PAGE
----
Jazz and Java, a night of fresh gourmet coffee, lip smacking bite-sized desserts, and a distinct mix of jazz beats, hit off its twelfth annual show on Thursday. At 7:30 PM in the Student Memorial Center, a swinging rendition of Duke Ellington’s jazz standard “Things Ain’t What They Used to Be” was performed. The song, which featured impressive solos from the saxophone section, set the tone for what was an exceptional night of music.
The Millersville University Jazz Ensemble was directed by Dr. Keith Wiley, a trumpet player who also directs the concert band and teaches in the music department.
The group was been working on a wide variety of selections since January, and has been working on the pieces played for “Jazz and Java” for about two months. Despite having limited time to practice, the band had little trouble coming together and getting performance-ready.
“The students are self-motivated. They played very well, and the audience response was positive. It was well received, which is really the best gauge you have as a performer.” Wiley said.
With such a great catalog of music, it was easy for the audience to appreciate it. The band performed familiar classics like “Come Fly With Me” featuring soloist Theresa Walker, as well as selections off the beaten path like “Snakes,” carried out with dexterity by the entire ensemble.
In addition to the skillfulness of the band, the show featured soloist Chris Vidala, literally a professor of the saxophone and director of jazz studies at the University of Maryland. A long-time friend of Dr. Wiley, he was a guest at Millersville twice before.
“He’s inspiring,” Wiley said, “Every time I hear him, it’s even better.”
His solo in “A Night in Tunisia” was sharp and crisp. The sustained scream of one note was especially remarkable. Although he improvised most of his performance, he was never out of step with the band. Not one to showboat, he accompanied the ensemble without ever overwhelming them, adding flavor and panache to the songs. He used both the soprano and alto sax, switching between smooth trills and high-pitched screams seemingly without effort. In one number, Vidala did an acoustic solo with a toned-down, almost purer sound.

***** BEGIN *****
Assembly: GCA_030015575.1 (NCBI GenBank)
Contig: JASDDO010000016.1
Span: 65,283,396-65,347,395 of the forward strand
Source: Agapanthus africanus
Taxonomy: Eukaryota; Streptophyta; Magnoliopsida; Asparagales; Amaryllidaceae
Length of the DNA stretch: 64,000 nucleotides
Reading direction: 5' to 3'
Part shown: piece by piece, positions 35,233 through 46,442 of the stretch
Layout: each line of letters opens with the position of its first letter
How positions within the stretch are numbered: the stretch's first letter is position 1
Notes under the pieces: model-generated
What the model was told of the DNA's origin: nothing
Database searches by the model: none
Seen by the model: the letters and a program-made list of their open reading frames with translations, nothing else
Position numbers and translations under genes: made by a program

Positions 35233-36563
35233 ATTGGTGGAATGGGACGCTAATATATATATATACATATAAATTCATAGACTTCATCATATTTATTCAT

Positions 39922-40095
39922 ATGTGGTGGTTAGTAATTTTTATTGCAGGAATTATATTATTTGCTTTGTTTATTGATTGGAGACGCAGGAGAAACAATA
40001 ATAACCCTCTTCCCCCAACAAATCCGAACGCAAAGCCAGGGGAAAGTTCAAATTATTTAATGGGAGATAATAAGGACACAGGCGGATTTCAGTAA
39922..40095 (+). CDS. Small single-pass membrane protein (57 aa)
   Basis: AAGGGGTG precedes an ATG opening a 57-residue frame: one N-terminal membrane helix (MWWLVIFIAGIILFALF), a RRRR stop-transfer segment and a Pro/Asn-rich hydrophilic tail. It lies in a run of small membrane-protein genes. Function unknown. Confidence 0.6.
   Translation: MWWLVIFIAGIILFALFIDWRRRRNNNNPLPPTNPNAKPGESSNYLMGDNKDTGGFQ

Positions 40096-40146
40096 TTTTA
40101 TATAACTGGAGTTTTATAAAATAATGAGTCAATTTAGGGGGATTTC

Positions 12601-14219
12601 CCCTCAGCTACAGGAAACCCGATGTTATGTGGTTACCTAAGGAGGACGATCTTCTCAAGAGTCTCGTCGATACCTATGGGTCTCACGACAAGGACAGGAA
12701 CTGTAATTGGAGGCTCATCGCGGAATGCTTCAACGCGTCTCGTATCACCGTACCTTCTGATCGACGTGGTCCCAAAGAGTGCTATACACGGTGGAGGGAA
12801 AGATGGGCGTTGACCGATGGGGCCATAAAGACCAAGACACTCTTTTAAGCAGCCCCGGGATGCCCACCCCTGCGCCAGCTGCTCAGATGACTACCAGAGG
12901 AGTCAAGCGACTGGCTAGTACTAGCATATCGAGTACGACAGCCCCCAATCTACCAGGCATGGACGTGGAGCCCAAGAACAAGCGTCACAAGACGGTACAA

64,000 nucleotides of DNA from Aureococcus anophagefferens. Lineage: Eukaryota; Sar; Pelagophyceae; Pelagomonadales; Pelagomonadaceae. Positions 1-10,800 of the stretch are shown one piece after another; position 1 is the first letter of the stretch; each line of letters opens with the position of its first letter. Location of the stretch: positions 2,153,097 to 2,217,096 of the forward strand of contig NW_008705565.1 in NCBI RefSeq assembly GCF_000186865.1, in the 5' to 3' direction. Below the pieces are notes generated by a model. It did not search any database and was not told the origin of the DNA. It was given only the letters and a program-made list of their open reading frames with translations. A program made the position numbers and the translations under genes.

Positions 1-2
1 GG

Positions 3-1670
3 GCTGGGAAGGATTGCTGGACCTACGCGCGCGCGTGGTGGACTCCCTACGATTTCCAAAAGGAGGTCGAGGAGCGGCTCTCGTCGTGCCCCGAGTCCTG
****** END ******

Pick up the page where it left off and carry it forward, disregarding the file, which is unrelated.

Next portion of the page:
Senior Christine Arnold, a six-year euphonium (tenor tuba) player and three-year trombone player, was excited for the opportunity to play with such a dynamic musician. “I think that his performance really showed his virtuosity as a saxophonist and really showed a lot of passion for what he does,” Arnold said, “He was very energetic while he performed, which I had noticed both the band members and audience members really seemed to pick up on. It really was an honor and privilege to perform with such a great musician.”
Vidala’s his love and passion for music are more than evident while watching him perform.
“I always enjoy [coming to Millersville],” Vidala said, “The band is always well prepared–that’s probably to be attributed to Dr. Wiley; he’s good at what he does, he enjoys getting people comfortable with the material.”
Despite only having one practice together before the performance, Vidala worked seamlessly with the band.
“That’s the mark of a good group; they put things in place, and come together easily. As far as the music is concerned, they had it all together,” Arnold said.
Vidala, who has worked with the Chuck Mangione quartet, is working on the soundtrack for the film “Children of Sanchez,” and sees performing as the height of musical experience.
“The interaction with live performances, with different ensembles of different levels…there’s no replacement for that,” Vidala said. “There’s a special connection, it’s all of the moment.”
Members of the ensemble made individual contributions that both supplemented and enhanced the overall performance. In their rendition of “Angel Eyes,” the band kept up the relatively slow tempo while keeping the song spirited and lively. “Self Help,” a very busy song in terms of harmony, flowed well, without a single mistake despite frequent rhythm variation.
“Big Dipper,” one of the last numbers of the evening, included a solid intro from the saxophone section, and also featured a notable trumpet solo. The song was a good end piece, displaying the blues influence in the jazz sound.
Overall, it was a successful night. The coffee was tasty and the food was scrumptious, but, more importantly, the ensemble came together to present cogent interpretations of jazz music, both individually and as a group.